Article #21

“I believe in God the Father Almighty.” Pirmin (flourished eighth century), in the Writings of Abbot Pirminius.

Pirmin Statue at the Murbach Abbey

I believe in God the Father

Pirmin is a missionary-monk who has come from the western side of Europe to found a monastery at Reichenau on the Lake of Constance. It is but the first of many such establishments he will found in Switzerland, Alsace, Bavaria, and elsewhere in Frankish and Germanic lands.

Like many missionaries before and after him, he realizes that his converts need a manual to help them govern their lives. And so he prepares a short book. Like almost all works of the time in the western church, it is compiled in Latin. But his Latin is of poor quality as even the title of his work shows. He calls it Dicta abbatis Pirminii de singulis libris canonicis scarapsus, and in future centuries, scholars will debate how to translate the unknown word scarapsus. Still, the book consists of useful excerpts and guidelines for newly baptized believers with many Scripture citations. Pirmin attempts to teach new believers why man was created—he thinks it was to fill a gap left by fallen angels; how Satan was vanquished—by Christ’s humility; and the vocation of the Christian—to follow Christ. He lists eight deadly sins: lust, gluttony, fornication, wrath, despair, recklessness, vainglory, and pride—a list similar but not identical to the Roman church’s later Seven Deadly Sins.

If this were all he taught, his book might be completely forgotten by future generations. What makes his work special is a little gem that found its way in. Pirmin gives the first complete copy of the Latin version of the Apostles' Creed as it will be used in later centuries.

“Credo in Deum Patrem omnipotentem, creatorem caeli et terrae. Et in Iesum Christum Filium ...,” it begins.

“I believe in God the Father Almighty Maker of Heaven and Earth; and in Jesus Christ His only (begotten) Son our Lord; who was conceived by the Holy Ghost, born of the Virgin Mary; suffered under Pontius Pilate, was crucified, dead, and buried; He descended into hell; the third day he rose from the dead; He ascended into heaven; and sits at the right hand of God the Father Almighty; from there he shall come to judge the quick [living] and the dead. I believe in the Holy Ghost; the holy catholic [universal] Church; the communion of saints; the forgiveness of sins; the resurrection of the body; and the life everlasting. Amen.”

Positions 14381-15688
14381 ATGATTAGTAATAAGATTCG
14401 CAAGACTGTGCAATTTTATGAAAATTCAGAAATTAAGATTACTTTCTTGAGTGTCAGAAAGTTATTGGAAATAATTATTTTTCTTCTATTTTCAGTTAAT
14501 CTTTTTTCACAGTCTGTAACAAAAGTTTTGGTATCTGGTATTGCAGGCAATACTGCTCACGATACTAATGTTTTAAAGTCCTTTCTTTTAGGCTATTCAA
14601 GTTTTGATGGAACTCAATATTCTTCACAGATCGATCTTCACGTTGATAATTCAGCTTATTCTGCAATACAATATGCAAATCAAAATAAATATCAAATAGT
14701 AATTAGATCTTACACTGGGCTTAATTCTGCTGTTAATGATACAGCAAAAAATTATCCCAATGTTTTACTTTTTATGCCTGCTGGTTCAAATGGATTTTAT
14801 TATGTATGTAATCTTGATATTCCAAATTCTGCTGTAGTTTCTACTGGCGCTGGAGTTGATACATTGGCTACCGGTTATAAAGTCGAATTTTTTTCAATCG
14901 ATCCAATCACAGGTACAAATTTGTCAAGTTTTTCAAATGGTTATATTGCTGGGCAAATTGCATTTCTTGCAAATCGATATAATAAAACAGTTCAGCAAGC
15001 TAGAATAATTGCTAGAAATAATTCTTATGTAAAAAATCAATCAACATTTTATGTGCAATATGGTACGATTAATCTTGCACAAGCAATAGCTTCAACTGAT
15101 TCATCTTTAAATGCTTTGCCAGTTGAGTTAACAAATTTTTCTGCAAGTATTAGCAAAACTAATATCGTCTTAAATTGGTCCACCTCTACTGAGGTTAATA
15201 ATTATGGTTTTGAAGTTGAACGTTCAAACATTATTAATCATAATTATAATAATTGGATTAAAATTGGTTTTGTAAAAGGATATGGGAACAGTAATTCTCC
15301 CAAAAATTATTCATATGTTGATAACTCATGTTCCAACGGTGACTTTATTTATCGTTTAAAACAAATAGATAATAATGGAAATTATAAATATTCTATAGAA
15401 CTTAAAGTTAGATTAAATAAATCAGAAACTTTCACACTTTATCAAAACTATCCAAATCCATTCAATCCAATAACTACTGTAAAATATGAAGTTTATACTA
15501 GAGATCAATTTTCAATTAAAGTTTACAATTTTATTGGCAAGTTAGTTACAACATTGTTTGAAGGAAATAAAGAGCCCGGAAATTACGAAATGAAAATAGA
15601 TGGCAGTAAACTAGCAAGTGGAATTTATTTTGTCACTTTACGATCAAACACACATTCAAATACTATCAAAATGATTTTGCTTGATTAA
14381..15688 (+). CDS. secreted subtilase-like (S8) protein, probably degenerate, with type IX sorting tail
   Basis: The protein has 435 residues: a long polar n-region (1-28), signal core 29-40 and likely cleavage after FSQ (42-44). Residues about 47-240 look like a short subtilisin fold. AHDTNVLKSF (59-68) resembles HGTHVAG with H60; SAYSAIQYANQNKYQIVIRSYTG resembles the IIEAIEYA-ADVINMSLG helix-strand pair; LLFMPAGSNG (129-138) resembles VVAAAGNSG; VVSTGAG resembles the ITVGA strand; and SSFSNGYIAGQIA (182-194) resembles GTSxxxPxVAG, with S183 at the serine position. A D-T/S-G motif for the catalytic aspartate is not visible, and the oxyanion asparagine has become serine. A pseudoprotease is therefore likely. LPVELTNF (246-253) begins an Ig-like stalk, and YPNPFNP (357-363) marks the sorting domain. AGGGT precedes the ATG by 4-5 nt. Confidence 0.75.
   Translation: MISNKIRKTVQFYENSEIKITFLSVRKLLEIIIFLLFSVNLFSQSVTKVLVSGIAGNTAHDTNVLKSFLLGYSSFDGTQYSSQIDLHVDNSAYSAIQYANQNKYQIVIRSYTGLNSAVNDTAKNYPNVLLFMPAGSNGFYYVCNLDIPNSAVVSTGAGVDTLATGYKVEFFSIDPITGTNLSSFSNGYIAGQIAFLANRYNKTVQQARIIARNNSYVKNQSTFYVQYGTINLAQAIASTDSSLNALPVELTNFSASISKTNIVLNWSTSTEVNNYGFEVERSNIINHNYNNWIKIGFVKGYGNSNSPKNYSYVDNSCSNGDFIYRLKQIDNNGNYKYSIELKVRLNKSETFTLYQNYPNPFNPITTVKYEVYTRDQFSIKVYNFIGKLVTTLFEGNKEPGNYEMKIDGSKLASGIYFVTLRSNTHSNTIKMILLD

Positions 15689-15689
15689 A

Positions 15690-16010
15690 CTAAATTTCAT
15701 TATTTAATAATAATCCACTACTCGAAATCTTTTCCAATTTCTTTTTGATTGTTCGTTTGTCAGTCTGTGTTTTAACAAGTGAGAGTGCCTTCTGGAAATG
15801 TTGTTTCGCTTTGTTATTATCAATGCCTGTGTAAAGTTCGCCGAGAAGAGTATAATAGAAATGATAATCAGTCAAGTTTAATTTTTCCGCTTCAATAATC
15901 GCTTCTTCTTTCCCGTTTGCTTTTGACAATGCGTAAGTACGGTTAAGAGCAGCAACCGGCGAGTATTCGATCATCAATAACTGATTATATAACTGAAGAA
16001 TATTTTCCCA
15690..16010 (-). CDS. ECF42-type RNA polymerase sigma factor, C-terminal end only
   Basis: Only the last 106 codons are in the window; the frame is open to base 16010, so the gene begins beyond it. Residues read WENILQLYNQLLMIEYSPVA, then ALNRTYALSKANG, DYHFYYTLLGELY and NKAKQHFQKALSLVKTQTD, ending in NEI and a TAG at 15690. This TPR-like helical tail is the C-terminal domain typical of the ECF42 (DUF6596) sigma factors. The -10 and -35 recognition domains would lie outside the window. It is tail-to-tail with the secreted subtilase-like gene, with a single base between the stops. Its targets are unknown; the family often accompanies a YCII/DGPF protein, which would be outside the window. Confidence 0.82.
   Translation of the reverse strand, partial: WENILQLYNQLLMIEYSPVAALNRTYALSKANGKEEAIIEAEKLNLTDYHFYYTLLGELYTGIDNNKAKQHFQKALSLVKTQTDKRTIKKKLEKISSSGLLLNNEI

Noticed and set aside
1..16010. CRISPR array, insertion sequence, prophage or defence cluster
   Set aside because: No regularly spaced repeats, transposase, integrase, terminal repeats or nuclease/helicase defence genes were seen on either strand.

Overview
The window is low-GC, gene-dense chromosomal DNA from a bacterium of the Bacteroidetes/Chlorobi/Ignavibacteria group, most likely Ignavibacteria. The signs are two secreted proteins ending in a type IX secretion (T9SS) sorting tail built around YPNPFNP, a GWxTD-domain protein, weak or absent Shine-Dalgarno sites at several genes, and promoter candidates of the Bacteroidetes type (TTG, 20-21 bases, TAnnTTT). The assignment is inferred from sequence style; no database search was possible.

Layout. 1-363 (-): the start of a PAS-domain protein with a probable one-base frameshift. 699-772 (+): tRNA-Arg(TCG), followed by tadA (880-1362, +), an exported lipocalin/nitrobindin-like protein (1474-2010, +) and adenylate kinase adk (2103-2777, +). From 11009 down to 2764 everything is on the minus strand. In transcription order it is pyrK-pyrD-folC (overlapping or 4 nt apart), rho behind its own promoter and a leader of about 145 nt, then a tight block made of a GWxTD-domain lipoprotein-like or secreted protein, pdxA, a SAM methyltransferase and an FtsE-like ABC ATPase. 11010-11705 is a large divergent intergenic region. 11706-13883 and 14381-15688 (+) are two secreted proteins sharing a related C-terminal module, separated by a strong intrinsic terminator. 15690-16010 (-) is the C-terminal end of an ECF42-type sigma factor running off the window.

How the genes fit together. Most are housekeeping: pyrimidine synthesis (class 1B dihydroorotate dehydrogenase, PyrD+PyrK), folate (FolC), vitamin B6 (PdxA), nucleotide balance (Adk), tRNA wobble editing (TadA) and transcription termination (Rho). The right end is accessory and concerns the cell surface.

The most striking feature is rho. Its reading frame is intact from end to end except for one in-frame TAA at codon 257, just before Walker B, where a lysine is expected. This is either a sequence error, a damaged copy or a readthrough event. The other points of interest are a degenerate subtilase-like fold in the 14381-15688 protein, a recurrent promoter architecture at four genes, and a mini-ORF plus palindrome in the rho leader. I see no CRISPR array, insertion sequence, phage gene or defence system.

Following a tradition common in his day, Pirmin assigns authorship of each part of the creed to a different apostle. Allegedly, the twelve gathered together before leaving Jerusalem to fulfill the Great Commission, and each contributed a piece of the creed to ensure that the faith they taught would remain uncorrupted no matter where it traveled. Under this scenario, Peter provided the segment on the Father, John on the Son, James on the Virgin birth, and so forth.

The creed is already very old in Pirmin’s day. The Acts of the Apostles shows that Philip had his Ethiopian convert confess Christ as the Son of God. Paul has written about a “form of doctrine” which may well have been a creed. Early Christian writers have also referred to the “symbol” (as they called the creed), but each has recorded it differently, perhaps paraphrasing or amplifying it. The creeds of the early church fathers differ from Pirmin’s in their details. One that was repeated at Nicea, for example, declares Christ “the Word of God; God of God, Light of light, Life of life.” Tertullian has given three versions, which amplify what is said of Jesus, as in this segment: “He rose the third day, was caught up into heaven, set at the right hand of the Father, sent the vicarious power of his Holy Spirit to govern believers and will come with glory to take the good into life eternal, and condemn the wicked to perpetual fire.”

The Latin version of the creed as recorded by Pirmin will remain the accepted version in western countries, and it will be translated into all European languages.

—Dan Graves

Dig a Little Deeper

  • Bettenson, Henry. Documents of the Christian Church. Oxford University Press, 1967.
  • Bray, Gerald. Creeds, Councils & Christ. Downer’s Grove, Illinois: Intervarsity Press, 1984.
  • Fremantle, Anne, editor. A Treasury of Early Christianity. New York: Viking Press, 1953.
  • “Pirmin” in New Schaff-Herzog Encyclopedia of Religious Knowledge. Grand Rapids: Baker Book House, 1954.
  • “Pirminius, St.” The Oxford Dictionary of the Christian Church. Edited by F. L. Cross and E. A. Livingstone. Oxford, 1997.
  • Thurston, Herbert. “Apostles' Creed.” The Catholic Encyclopedia. New York: Robert Appleton, 1914.
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Article #22: To come at length to yourself

The Venerable Bede (ca. 672–735), in Ecclesiastical History of the English People.

Article #23: All glory, laud, and honor

Theodulf of Orléans (ca. 760–821), in “All Glory, Laud, and Honor.

Article #24: We did not know where we were

Russian Ambassadors (987), in a report to Prince Vladimir of Kiev.

Article #25: You exist so truly, Lord

Anselm (1033–1109), in Proslogion.

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